PHI 630-001 Seminar in Value Theory – Farr- R 4:00-6:30PM 

A specialized graduate course in value theory that treats the history of value theoretic issues and doctrines, or emphasizes contemporary methodological discussions, or examines the concrete societal implications of major theories, or combines these approaches. May be repeated to a maximum of fifteen credits under different subtitles. This class satisfies the Contemporary Course requirement [in Value Theory] for Graduate students in Philosophy.



PHI 710-001 Seminar in Modern Philosophy: Hegel’s Phenomenology of Spirit-                   Look - M 4:00-6:30PM

This semester has a very simple goal:  to read and understand Hegel’s Phenomenology of Spirit.  Particular attention will be paid to Hegel’s relationship to Kant, that is, to the question of whether or how he completed the ‘Copernican Revolution’ in philosophy that Kant is thought to have begun. In other words, we will focus on the nature of knowledge and the nature of Hegel’s idealism.  We will also consider Hegel’s Phenomenology as a foundational text in the birth of modern European thought.  And we will follow Hegel in the discussion of politics, history, religion and morality.  Students will be expected to be active participants in seminar sessions, to give one presentation on a topic agreed upon by the instructor, to comment on a peer’s presentation, and to write one substantial essay (18-25pp.).  There are no prerequisites, but a solid understanding of the history of modern philosophy prior to Hegel would be helpful. This class DOES NOT satisfy the Contemporary Course requirement for Graduate students in Philosophy.


PHI 715-001 Seminar in Recent Philosophy: Edmund Husserl's Ideas Project-            Sandmeyer- T 4:00-6:30PM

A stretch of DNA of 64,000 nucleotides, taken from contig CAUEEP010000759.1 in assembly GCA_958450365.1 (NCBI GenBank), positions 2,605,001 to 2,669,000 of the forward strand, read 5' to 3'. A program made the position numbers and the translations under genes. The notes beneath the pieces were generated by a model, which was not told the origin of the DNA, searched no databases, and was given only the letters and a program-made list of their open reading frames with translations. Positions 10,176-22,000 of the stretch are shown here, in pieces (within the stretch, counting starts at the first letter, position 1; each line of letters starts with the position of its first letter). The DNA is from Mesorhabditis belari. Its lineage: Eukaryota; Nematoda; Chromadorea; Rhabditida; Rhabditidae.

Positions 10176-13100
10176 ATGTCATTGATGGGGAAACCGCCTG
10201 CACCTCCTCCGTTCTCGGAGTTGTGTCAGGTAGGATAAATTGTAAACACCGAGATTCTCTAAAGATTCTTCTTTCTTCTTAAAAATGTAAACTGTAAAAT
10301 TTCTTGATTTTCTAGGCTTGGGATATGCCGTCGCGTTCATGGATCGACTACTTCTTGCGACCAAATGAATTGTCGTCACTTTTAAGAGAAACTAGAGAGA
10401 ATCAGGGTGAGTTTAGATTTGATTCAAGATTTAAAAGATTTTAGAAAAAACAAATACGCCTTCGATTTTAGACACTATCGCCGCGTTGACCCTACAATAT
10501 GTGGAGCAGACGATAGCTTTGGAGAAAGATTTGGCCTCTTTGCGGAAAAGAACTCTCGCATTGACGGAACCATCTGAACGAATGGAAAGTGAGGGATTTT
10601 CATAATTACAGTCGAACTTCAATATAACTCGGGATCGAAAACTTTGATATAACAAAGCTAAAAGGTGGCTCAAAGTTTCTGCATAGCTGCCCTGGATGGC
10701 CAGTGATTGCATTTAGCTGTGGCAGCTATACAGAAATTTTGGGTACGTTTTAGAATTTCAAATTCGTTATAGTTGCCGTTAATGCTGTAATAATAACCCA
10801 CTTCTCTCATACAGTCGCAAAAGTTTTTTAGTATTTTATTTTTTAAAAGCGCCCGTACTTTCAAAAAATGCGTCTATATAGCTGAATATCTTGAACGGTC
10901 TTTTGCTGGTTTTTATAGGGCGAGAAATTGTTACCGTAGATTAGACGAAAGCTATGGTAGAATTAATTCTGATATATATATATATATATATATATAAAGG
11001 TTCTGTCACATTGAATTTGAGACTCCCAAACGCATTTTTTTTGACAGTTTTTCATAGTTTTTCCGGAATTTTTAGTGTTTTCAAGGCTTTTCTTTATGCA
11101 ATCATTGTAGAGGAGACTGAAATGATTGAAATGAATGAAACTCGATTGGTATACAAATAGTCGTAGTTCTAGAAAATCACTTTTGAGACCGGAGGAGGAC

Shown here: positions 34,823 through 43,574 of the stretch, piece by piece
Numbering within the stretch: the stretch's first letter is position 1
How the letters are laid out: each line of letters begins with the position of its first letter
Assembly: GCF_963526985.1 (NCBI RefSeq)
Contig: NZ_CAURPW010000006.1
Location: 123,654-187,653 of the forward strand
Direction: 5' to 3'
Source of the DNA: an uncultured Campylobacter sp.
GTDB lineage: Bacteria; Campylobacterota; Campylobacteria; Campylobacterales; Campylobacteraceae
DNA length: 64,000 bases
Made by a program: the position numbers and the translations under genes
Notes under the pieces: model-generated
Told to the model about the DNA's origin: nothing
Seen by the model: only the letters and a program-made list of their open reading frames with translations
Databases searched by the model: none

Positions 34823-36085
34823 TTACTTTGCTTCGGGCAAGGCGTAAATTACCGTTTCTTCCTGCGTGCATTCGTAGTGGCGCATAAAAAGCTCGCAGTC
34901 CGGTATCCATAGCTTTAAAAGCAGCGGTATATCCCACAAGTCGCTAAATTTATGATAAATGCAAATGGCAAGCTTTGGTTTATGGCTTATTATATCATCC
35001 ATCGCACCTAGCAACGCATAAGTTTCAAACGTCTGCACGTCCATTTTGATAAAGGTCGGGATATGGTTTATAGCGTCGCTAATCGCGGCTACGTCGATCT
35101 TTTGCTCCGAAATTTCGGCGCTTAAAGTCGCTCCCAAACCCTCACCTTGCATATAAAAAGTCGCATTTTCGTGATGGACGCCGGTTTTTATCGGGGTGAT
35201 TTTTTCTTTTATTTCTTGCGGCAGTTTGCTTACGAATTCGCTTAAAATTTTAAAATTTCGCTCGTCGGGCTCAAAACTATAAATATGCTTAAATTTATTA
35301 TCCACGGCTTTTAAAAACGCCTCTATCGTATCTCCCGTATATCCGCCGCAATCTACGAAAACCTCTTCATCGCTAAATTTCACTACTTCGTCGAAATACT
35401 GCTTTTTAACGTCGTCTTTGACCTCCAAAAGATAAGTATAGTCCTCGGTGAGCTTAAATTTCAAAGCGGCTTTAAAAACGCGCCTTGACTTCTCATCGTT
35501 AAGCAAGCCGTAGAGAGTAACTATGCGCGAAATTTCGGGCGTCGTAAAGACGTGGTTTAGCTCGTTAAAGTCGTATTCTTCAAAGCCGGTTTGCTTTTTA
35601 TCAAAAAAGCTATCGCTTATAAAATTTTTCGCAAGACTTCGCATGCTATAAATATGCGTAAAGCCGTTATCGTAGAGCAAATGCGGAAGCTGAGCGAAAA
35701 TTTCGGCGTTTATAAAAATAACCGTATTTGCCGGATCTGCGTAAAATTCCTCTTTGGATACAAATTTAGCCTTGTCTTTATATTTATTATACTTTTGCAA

In this seminar we will read texts fundamental to Edmund Husserl's Ideas project. The central pillar of this project is his 1913 publication, Ideas for a Pure Phenomenology and Phenomenological Philosophy, First Book: General Introduction to Pure Phenomenology (translated by Daniel Dahlstrom). Yet Husserl meant for this to be the first of a three-volume series. The second volume, Studies in the Phenomenology of Constitution, and the third, Phenomenology and the Foundations of the Sciences remained unpublished during Husserl's lifetime. So, the Ideas project en toto stands as something of a failure, even though his 1913 general introduction remains as one of his best known and most thoroughly documented introductions into the method of phenomenology. Our ambition in this seminar will be to understand what Husserl meant to achieve with the complete three-volume publication series. Consequently, the works we will read range beyond the 1913 general introduction text to include:

Writing published or lectures presented during Husserl's lifetime:

1. His 1907 lecture, "Idea of Phenomenology" (translated by Lee Hardy)

2. The 1910-11 Logos essay, "Philosophy as Rigorous Science" (translated by Marcus Brainard) and the Dilthey-Husserl correspondence (translated by Jeffner Marie Allen)

3. The 1913, Ideas for a Pure Phenomenology and Phenomenological Philosophy, First Book: General Introduction to Pure Phenomenology (translated by Daniel Dahlstrom)

4. His 1917 lecture, "Pure Phenomenology, its Research Domain and its Method" (translated by Bob Jordan)

5. The 1931 "Nachwort" essay, "Epilogue to my Ideas Pertaining to a Pure Phenomenology and to a Phenomenological Philosophy" (translated by Richard Rojcewicz and André Schuwer)

6. His 1931 lecture, 'Phenomenology and Anthropology' (translated by Thomas Sheehan and Richard E. Palmer)

7. The 1931, Cartesian Meditations (translated by Dorion Cairns)

Writings published posthumously:

1. Ideas Pertaining to a Pure Phenomenology and to a Phenomenological Philosophy, Second Book: Studies in the Phenomenology of Constitution. Translated by Richard Rojcewicz and André Schuwer.

2. Ideas Pertaining to a Pure Phenomenology and to a Phenomenological Philosophy, Third Book: Phenomenology and the Foundations of the Sciences. Translated by Ted E. Klein and William E. Pohl.

The only book you need to purchase for this seminar is Ideas for a Pure Phenomenology and Phenomenological Philosophy, First Book: General Introduction to Pure Phenomenology (translated by Daniel Dahlstrom) – ISBN: 978-1-62466-126-6.


PHI 740-001 Proseminar in Teaching Methods – Sanday

An introduction to teaching methods for graduate students.


PHI 741-001 Proseminar in Metaphysics & Epistemology –                                             Bradshaw/Look/Bursten - W 4:00-6:30

First-year graduate course in Metaphysics and Epistemology in the ancient, modern, and contemporary periods.